New Delhi: India is launching a recovery programme for Great Indian Bustard, one of the largest flying bird species, which is on the brink of extinction.
The Environment Ministry has issued guidelines based on the recommendations of a task force, constituted in 2010 with a mandate to look into the issue of conservation of bustards, to enable state governments to prepare site-specific action plans for recovery of the birds, once seen throughout the western half of India.
Financial assistance will be given to the states for conservation of bustard, whose population is estimated at less than 250 individuals scattered across the grasslands of Rajasthan, Gujarat, Maharashtra, Andhra Pradesh, Karnataka and Madhya Pradesh.
Last year, the Great Indian Bustard was uplisted to `Critically Endangered` -- the highest level of threat-- by the International Union for Conservation of Nature (IUCN).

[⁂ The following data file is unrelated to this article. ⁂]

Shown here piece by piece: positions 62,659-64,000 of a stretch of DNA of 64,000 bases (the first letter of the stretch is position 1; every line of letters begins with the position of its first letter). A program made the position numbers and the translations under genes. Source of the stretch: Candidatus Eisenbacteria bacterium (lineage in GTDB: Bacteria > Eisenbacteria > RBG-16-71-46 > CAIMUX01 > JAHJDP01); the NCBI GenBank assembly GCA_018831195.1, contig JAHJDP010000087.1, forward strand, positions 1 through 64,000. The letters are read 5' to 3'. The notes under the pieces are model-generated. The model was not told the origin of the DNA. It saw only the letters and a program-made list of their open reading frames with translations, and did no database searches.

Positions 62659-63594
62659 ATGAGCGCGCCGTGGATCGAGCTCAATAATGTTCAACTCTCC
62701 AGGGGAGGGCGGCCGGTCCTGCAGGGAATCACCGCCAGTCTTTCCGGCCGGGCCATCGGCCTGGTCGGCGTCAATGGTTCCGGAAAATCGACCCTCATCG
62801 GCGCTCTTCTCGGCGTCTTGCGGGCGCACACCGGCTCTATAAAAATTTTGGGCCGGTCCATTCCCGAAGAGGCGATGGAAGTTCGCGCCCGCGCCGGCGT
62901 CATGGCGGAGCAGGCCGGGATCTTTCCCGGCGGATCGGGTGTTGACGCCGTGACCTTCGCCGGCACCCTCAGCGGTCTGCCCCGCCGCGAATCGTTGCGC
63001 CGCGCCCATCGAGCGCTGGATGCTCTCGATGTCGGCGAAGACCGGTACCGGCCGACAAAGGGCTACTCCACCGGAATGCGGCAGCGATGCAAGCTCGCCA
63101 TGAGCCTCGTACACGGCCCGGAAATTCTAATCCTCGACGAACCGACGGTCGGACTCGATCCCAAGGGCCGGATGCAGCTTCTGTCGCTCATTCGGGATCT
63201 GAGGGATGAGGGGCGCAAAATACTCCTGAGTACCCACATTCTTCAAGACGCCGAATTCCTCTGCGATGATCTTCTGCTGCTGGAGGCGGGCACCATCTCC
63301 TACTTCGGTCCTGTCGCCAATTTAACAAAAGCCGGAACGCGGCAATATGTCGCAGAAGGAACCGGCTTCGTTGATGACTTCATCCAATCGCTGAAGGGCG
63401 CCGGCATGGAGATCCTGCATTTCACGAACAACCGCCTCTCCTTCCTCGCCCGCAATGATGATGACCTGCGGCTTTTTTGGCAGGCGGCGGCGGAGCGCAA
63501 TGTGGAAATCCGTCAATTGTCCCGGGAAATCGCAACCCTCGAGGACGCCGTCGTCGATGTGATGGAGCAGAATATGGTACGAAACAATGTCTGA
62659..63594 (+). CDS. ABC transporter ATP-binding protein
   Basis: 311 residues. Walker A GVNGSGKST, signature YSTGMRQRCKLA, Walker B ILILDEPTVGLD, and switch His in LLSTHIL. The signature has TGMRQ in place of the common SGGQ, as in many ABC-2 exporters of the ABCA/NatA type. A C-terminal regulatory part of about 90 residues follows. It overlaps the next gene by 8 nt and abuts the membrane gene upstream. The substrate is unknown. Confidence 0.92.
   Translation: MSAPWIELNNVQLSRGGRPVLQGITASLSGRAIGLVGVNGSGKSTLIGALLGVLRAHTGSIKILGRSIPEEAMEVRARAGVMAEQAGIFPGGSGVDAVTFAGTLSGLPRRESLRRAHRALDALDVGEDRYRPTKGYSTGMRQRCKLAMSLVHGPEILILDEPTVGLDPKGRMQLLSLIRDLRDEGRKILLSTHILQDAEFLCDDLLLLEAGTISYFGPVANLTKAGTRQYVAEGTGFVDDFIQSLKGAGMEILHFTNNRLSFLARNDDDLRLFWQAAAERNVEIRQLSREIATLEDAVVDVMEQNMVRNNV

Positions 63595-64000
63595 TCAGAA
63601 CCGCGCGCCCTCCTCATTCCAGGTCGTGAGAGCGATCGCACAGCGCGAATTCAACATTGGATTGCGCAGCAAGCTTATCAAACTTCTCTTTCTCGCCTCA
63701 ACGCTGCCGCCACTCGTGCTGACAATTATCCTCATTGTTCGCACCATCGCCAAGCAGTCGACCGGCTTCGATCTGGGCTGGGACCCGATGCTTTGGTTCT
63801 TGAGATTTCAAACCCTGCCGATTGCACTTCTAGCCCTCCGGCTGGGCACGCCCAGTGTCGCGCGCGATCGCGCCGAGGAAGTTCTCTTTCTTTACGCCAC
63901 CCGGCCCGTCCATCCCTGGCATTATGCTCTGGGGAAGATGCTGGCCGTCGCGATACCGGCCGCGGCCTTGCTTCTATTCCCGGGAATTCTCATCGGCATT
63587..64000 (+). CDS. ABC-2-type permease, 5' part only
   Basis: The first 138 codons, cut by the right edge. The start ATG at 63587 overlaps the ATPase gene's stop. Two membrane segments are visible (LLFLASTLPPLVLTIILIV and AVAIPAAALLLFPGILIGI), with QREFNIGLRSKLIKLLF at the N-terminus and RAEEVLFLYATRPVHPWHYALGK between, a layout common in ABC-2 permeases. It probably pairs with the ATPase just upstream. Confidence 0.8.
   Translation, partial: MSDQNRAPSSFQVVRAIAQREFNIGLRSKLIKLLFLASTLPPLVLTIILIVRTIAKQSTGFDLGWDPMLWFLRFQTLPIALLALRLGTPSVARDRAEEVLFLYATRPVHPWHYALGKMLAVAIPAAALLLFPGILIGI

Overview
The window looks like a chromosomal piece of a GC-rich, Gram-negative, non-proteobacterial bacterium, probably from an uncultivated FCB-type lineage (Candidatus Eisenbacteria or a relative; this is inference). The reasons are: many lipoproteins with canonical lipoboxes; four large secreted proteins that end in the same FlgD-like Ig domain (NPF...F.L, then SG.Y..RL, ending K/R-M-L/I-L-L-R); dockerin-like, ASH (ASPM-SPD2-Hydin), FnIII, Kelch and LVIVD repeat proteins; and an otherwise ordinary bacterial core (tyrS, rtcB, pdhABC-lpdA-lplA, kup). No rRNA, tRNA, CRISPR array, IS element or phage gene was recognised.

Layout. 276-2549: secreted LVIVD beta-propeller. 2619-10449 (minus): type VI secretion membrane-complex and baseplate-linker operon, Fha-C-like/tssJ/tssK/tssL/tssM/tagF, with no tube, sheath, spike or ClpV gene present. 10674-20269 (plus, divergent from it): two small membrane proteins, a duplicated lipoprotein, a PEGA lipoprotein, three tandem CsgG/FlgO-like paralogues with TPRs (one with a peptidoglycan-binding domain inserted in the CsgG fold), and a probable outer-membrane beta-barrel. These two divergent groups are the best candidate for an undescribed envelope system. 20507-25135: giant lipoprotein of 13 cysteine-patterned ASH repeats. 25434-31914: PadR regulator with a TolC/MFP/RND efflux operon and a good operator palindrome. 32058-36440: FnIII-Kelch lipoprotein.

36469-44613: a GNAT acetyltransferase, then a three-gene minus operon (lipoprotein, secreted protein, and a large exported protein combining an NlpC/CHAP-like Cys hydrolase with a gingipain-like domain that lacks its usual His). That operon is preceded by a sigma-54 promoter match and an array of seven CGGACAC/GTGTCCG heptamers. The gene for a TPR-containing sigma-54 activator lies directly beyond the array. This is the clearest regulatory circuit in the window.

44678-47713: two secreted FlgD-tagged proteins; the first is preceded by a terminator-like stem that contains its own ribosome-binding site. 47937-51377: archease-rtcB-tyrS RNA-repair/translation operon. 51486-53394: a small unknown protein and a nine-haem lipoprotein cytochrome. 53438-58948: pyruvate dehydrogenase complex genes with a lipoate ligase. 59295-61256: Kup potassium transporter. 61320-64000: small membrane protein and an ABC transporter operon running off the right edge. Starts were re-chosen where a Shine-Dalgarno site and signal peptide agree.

According to the IUCN, hunting, disturbance, habitat loss and fragmentation have all conspired to reduce this magnificent species to perhaps as few as 250 individuals.
"Standing a metre in height and weighing in at nearly 15 kg, the Great Indian Bustard was once widespread across the grasslands of India and Pakistan but is now restricted to small and isolated fragments of remaining habitat," the IUCN says.
Despite the built to survive harsh weather conditions, bustards have been exterminated from almost 90 per cent of their former range owing to loss of habitat and poaching, WWF-India says.
The grasslands which bustards inhabit have been converted into agricultural land and many have been opened up, to construct roads, resulting in fragmentation. The birds are still hunted for sport and meat though they are protected under Indian law.